I’m fascinated with sleep. Scientists have been puzzling—for years—over why humans need so much of it to stay healthy. Recently, I read an article in the New York Times that detailed an intriguing theory that is being proven out in research.
The super-condensed version is that our brains generate lots of waste protein while we think and reason during waking hours. Trashed proteins pile up by the end of a busy day. There is a clean-up system at work that sweeps through and tidies up as we sleep, much like a night-crew efficiently cleaning an empty office building. Cerebrospinal cleaning fluid flows through our brains at a greatly increased rate when we sleep, penetrating deeper. During the day, the fluid can only shine up surface mess; maybe because the brain is so busy with other tasks.
Of course everyone, or most everyone, knows that sleep is pretty essential. Every new parent goes through that fog of stupidity that comes from severe and prolonged sleep deprivation. Students fry their brains with all-nighters, then crash hard. Still, until recently, no one could figure out why a nightly rest period was so crucial. Turns out (spoiler alert) that ongoing sleep deprivation could be a huge contributor to Alzheimer’s and other degenerative brain diseases.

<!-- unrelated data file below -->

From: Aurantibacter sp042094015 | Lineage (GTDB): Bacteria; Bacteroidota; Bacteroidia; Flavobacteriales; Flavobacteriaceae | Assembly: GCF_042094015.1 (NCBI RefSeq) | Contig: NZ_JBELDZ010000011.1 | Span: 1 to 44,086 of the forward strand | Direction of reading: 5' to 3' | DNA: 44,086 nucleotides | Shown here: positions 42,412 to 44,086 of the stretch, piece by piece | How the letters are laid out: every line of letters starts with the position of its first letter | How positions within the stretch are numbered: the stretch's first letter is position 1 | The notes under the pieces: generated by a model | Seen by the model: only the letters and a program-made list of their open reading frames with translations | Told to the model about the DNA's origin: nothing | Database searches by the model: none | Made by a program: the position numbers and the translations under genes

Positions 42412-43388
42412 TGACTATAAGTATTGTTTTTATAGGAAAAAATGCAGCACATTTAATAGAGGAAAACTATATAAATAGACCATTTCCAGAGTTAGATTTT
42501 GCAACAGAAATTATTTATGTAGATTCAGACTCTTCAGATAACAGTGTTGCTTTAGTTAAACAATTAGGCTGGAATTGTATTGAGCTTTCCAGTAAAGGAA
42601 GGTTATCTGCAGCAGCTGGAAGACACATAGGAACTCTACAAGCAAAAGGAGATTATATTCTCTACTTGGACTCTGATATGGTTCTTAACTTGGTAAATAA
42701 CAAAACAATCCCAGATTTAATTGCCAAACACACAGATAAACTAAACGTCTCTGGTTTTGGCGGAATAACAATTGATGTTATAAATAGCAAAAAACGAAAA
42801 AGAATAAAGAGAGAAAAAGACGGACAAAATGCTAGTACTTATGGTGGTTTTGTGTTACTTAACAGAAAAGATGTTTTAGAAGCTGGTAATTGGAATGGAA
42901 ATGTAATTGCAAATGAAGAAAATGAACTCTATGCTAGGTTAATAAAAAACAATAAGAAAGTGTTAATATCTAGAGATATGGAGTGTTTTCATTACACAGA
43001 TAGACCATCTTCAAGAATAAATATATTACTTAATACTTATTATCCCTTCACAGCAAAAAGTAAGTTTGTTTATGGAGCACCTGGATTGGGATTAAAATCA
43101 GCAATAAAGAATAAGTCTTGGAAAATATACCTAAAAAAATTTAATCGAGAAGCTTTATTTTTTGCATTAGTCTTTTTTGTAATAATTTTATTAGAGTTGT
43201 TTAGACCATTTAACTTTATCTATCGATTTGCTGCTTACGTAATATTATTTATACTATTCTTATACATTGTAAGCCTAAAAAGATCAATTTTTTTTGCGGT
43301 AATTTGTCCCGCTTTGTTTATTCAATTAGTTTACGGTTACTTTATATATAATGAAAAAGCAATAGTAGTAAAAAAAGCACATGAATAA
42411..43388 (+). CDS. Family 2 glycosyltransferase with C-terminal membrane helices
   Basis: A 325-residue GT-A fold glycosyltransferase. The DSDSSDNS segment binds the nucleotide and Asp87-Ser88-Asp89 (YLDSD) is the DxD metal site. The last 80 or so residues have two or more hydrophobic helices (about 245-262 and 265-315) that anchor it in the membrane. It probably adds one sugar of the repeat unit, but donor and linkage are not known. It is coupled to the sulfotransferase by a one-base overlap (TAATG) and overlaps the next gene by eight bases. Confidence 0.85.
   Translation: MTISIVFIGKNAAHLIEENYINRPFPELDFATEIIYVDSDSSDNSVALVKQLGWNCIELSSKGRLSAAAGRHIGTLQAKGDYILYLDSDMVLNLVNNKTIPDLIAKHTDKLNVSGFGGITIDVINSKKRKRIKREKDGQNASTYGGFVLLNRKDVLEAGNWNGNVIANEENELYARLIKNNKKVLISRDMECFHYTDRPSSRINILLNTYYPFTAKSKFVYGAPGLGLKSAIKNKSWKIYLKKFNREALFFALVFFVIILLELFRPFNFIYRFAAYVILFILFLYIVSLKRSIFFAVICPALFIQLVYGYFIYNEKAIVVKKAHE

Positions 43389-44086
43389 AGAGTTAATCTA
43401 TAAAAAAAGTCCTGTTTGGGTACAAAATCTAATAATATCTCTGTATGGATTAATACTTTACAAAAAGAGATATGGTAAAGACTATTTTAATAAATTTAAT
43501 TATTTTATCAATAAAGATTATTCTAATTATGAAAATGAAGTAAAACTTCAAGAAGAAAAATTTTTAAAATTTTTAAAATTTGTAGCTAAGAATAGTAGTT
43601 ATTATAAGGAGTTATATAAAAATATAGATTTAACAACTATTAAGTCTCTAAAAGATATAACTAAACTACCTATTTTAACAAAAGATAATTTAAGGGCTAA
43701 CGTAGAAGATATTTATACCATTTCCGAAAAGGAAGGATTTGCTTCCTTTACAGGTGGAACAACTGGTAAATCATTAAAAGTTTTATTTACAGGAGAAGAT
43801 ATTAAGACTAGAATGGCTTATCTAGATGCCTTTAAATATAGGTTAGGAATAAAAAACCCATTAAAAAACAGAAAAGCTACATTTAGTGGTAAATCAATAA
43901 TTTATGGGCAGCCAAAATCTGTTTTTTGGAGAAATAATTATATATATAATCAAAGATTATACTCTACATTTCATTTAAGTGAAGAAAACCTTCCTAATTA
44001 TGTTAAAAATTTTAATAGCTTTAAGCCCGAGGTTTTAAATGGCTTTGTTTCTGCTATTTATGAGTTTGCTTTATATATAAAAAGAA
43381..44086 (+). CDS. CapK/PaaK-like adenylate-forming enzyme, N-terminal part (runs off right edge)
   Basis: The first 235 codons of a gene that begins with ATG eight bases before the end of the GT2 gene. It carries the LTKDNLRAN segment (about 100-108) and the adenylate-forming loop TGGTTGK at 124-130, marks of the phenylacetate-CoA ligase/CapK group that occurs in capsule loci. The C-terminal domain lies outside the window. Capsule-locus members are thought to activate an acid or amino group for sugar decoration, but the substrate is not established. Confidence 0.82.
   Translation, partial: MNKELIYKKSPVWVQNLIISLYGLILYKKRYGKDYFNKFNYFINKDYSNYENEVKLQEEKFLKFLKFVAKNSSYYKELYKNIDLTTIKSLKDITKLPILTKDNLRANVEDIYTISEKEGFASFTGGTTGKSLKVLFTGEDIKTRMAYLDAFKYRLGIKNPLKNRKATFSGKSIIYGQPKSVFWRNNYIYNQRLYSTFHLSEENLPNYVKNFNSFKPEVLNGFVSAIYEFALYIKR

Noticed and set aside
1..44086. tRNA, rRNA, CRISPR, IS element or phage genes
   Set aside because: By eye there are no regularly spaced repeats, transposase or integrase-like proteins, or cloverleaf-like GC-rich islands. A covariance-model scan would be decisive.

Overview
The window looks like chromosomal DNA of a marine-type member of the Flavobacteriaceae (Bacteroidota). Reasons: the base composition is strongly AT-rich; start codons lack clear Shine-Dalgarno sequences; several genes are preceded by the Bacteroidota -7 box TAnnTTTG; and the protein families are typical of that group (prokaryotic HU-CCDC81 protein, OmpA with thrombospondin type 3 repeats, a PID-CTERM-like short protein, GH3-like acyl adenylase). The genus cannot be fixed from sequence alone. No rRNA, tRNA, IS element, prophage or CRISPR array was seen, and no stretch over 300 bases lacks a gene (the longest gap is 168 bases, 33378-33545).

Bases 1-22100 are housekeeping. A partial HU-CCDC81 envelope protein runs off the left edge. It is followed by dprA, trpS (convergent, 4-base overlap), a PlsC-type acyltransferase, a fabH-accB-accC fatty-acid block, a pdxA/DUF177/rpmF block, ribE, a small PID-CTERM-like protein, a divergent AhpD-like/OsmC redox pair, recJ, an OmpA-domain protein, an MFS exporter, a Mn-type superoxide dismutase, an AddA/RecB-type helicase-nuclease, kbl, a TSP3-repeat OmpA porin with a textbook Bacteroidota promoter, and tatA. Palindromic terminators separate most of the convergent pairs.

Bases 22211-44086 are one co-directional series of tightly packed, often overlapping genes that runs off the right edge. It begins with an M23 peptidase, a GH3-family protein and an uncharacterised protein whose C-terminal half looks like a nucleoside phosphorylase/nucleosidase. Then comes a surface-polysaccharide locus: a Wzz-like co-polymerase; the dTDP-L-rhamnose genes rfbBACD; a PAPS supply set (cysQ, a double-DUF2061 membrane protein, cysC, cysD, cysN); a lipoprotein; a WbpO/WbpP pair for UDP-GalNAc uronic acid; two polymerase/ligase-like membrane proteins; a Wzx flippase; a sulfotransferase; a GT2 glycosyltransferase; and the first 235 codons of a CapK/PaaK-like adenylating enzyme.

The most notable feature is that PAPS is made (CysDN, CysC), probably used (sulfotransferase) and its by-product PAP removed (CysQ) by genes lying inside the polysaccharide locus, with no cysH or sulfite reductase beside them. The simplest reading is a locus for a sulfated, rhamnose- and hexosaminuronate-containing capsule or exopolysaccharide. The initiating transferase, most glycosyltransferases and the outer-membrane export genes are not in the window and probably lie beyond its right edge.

Which bears out my own credo: “Sleep is not a luxury.”
This was not always my credo. And even after I embraced it, sleep often eluded me. For a long time, I couldn’t sleep effectively. Turns out that sleeplessness and depression are twin evils—off and on, both have bedeviled me over the years. There’s a school of thought that the two issues are intertwined, part and parcel of each other, which makes sense to me. There’s an interesting exploration of the linkage in an article in Psychology Today.
Depression mutes memories, drains the blood from whole months. My strongest recollection of how it felt to be deeply depressed is summed up in this poem I wrote about ten years back:
Sleep calling me,
pulling me down like a drowning child
pulling me under into dreams thick as blooming algae.
Suspended in the watery dark
In the airless depths
too spent to struggle
for the surface
for the green glow of life above.
I slept a lot when I was depressed, but never felt rested. My dreams went on and on, depleting me. I now realize both my sleep quality and my dream quality were disordered by depression, but no one told me that then.
Lately, I am especially grateful for healthy sleep and the gift of dreaming. That’s what I’ll write about next: dreamland, an area ripe for exploration.
To sleep, perchance to dream…oh, definitely.